CRM Disruption You Can Count On


Share on LinkedIn

How much of your CRM application are you actually hiring? Yes, I understand you are paying for all of it. The question is whether you are leveraging all of it? CRM is not the same for each type of business, or even for different businesses of the same type. They each have different roles to play in their particular market space which are designed around their understanding of their current product, their current customers, their current resources, their current capabilities and what their current competitors are doing. Yet, they have historically flocked to technonlogy that was beyond their capabalities and needs. And while these seem to be products that overshoot the market today, companies are still spending even more extending them! Well, they are spending something during these hard times, but usually spending it in the wrong place.

This reality, amongst other things, is what drives most businesses to mediocrity over time – from above and below (h/t @GrahamHill). It also explains why they have been so susceptible to the notion that CRM technology is the core component used in attracting and keeping customers. The vendors have taken advantage of this over the years and continued to tack on features that lift their marketing literature to the top, while weighing down the organizations they claim to be helping.

The first wave of CRM disruption began, in my mind, the day one of my employees informed me about a new hosted sales automation tool called It was cheap to sign-up, and you didn’t have any upfront capital outlays. I poo poo’d it as did my vendors at the time. After all, I had a vertical client base and SFDC was a one size fits all player, and on a platform few trusted at the time. It made no sense for me to add it to the mix. We all know how that turned out, don’t we? By the way, we were charging hourly rates back then that resellers only dream about today.

Here Comes The New Disruption

It’s fairly clear, from a technology standpoint, that a new round of low end entrants are the real threat over the long haul. While the granddaddies are quickly painting a web application face on an old, bloated and expensive user experience, it’s clear that not only are they reacting too late, they are missing the true current disruption. They view the answer through the prism of their current product, and their glorious past. This will be a fatal mistake, and the sort of mistake that happens over and over again across all industries. In this case the technological innovations will accelerate the process because deployment is becoming as simple as self-serve.

So, is the disruption coming from products like Highrise and Nimble? To a degree, yes. They target non-consumers at the low end of the market that SFDC abandoned years ago. Their products will evolve through co-creation with business partners since they provide the same API to developers that they build their products with. This could quickly take them up-market as features and capabilities are created by a community that needs to get jobs done. As non-consumers, who looking to become customers, are able to enhance their experience by adding only what they need, this notion will quickly catch on to customers of expensive, bloated platforms of days gone by as well. Why? Probably, and sadly, because it will cost them less to do what they are doing today.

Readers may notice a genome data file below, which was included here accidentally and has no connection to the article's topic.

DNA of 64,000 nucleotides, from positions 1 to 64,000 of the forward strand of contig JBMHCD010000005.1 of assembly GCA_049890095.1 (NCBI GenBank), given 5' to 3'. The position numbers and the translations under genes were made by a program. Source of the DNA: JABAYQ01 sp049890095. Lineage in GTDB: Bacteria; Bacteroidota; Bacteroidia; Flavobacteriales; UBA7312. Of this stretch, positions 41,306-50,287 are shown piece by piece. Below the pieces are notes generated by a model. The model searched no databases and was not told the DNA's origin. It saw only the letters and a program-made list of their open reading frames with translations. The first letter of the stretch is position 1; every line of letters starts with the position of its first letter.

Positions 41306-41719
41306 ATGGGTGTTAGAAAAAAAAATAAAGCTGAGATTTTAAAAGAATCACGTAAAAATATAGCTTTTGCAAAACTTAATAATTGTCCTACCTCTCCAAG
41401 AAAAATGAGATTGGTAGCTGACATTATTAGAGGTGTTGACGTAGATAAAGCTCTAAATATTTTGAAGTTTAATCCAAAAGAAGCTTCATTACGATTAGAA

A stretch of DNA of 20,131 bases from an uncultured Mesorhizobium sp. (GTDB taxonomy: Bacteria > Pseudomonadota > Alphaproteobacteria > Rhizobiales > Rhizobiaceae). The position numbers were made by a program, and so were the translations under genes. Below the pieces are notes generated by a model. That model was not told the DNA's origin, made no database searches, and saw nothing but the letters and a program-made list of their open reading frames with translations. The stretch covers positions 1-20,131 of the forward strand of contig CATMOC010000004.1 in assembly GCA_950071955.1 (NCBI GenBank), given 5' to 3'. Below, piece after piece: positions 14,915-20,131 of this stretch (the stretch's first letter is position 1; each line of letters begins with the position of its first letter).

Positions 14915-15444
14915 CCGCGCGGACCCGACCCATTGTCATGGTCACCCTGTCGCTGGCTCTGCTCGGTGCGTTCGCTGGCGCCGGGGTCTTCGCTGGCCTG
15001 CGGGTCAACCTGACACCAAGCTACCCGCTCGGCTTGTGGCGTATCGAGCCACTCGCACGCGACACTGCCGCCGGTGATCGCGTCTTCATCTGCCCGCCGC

So, Back to Mediocrity

While there will be a clear short term benefit in doing so, that benefit will make itself available to all players. So where is the true innovation? As always the handful of businesses and consultants on the leading edge of customer-centric innovation will identify their customers true needs; and it won’t be just about product sales. These will be the companies that understand that value is not something that is simply transacted when money changes hands; but is created with the customer (co-created) repeatedly at each touchpoint over the life of the relationship.

These companies will strive to understand the capabilities they require to ensure that value is created continually, and not destroyed through purposeless internal or external activities. They will know exactly which activities these are, as well. Only when they’ve defined and built these capabilities will the risk be low enough that an investment in technology makes sense. These few companies will hire technology to help them execute this new plan, and only the technology they need. This demand has rarely been made because the technology did not exist (it’s all bloated), they could not articulate the need (they didn’t develop the capabilities required), and most companies will continue to lack this insight. But those that do will find it much easier to hire, or build, only what they need to get the job done.

Republished with author's permission from original post.


Please use comments to add value to the discussion. Maximum one link to an educational blog post or article. We will NOT PUBLISH brief comments like "good post," comments that mainly promote links, or comments with links to companies, products, or services.

Please enter your comment!
Please enter your name here